Ben's argument hinges on a definition (my interpretation, he never comes right out with it) of 'unphishable' as
unphishable: a security characteristic enabled by an authentication protocol in which the password is never sent to the authentication server but presented by the user only to a secure device - the device then authenticating to the server on their behalf.
With this definition, I don't disagree (and you wont't hear me diminishing the critical importance of small mobile communication devices to security). If passwords aren't delivered over the wire (and all the other necessary 'utopian' conditions that Ben after the fact stipulates are met) then users could use the same password everywhere.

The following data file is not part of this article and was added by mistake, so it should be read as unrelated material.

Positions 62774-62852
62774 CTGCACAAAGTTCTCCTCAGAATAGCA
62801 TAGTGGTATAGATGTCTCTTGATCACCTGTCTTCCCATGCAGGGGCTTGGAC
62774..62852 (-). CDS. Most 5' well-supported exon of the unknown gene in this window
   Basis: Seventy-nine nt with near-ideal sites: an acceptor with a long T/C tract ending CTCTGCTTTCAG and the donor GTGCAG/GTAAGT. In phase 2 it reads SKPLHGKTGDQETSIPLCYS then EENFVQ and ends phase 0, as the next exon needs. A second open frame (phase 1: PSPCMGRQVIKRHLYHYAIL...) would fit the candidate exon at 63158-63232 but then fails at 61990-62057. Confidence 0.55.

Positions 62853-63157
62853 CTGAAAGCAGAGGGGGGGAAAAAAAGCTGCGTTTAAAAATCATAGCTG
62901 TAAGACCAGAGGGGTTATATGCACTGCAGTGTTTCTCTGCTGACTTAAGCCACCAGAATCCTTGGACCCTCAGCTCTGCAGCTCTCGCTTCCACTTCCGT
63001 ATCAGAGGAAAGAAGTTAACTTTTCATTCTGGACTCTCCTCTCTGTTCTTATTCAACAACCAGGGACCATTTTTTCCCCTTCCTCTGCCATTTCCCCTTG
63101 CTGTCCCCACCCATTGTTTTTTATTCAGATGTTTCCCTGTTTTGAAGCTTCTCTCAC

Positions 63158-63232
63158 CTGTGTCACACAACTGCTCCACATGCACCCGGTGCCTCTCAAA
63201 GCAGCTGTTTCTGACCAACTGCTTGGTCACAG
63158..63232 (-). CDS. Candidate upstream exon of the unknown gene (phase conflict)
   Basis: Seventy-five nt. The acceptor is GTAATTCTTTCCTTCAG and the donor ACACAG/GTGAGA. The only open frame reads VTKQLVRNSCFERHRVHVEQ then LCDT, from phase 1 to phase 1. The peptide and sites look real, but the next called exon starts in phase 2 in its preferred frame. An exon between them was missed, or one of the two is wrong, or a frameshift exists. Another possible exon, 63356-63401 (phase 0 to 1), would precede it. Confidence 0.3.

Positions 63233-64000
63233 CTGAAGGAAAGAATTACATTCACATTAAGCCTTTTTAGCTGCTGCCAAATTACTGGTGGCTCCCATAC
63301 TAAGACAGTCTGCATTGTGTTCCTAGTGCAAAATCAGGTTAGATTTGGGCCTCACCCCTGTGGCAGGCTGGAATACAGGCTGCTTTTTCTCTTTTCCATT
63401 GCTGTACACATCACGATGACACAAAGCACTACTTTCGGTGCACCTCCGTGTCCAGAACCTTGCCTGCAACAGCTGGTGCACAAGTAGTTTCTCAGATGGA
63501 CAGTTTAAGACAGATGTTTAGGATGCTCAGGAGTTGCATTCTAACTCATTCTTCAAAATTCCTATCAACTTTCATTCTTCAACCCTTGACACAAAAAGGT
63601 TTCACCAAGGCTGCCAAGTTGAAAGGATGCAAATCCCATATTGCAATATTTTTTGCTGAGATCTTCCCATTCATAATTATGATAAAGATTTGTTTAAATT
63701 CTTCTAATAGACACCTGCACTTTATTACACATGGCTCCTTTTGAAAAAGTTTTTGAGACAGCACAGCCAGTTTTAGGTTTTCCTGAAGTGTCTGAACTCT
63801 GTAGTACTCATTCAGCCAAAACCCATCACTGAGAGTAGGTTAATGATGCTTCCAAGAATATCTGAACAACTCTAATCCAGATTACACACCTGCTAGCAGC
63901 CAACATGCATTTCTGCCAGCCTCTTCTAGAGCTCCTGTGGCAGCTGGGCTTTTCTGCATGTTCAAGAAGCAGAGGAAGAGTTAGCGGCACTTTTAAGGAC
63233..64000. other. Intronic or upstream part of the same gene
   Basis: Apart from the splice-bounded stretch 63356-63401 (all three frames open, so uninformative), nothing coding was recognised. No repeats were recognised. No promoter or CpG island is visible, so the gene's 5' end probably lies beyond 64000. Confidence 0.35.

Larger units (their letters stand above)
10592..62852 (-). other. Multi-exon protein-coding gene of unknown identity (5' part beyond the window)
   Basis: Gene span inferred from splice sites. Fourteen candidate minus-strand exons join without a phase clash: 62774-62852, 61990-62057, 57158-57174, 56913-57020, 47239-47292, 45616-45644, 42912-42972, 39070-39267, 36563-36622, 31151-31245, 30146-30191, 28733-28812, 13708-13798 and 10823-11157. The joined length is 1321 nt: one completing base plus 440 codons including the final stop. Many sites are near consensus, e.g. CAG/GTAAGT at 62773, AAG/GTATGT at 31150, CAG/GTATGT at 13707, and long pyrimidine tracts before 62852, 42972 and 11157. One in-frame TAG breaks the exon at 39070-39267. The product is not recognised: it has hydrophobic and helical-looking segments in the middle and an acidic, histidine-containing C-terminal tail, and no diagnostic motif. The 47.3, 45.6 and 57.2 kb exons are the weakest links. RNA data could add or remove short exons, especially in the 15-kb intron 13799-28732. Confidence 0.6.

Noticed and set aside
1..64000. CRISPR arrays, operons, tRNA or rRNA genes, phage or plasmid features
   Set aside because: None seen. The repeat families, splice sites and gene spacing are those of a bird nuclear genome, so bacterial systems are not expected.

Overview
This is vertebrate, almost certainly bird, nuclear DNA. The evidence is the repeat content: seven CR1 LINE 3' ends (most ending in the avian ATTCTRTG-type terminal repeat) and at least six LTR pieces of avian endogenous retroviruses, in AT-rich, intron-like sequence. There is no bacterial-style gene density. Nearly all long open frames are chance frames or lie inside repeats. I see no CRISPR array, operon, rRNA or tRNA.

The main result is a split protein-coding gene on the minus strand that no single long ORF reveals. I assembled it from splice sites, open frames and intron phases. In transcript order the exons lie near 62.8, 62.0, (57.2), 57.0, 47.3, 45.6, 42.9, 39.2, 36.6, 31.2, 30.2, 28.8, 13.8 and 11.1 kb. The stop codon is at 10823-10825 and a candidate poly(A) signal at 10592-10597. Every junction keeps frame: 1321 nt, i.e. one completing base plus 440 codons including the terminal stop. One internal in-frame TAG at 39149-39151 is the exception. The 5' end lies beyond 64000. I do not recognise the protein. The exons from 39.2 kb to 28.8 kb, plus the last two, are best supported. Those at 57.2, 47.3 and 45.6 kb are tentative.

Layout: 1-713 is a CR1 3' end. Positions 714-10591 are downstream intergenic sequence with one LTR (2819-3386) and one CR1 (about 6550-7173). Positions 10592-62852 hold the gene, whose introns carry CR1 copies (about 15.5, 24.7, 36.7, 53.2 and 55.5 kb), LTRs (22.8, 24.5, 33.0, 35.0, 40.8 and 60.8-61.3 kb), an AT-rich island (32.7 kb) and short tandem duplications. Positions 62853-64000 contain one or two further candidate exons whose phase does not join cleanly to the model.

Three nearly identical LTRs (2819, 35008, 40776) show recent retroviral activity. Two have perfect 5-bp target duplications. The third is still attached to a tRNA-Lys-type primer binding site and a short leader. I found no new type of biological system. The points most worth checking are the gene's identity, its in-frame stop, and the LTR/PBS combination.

But of course, this is Ben's definition for unphishable and so perhaps we shouldn't be surprised that it works out nicely for him.
Another definition (one that it appears all of those who had an issue with the original post prefer) looks something like this
unphishable : impossible to phish, see phish.
phish: a fraudulent attempt to acquire sensitive information such as usernames, passwords, and credit card details by masquerading as a trustworthy entity in an electronic communication
A phish depends on the fact that the user bears the burden of spotting the fraudulent site (notwithstanding visual cues designed to assist them). Any (mutual) authentication protocol that removes that burden from the user could warrant the unphishable descriptor (with similar utopian caveats as Ben stipulates).
This more inclusive definition does not guarantee (for some mechanisms, this would be the case) that there will be nothing on the authentication server that could be used by a insider to impersonate the user elsewhere. And so, this type of unphishable does not inevitably mean that it is appropriate to use the same credential everywhere.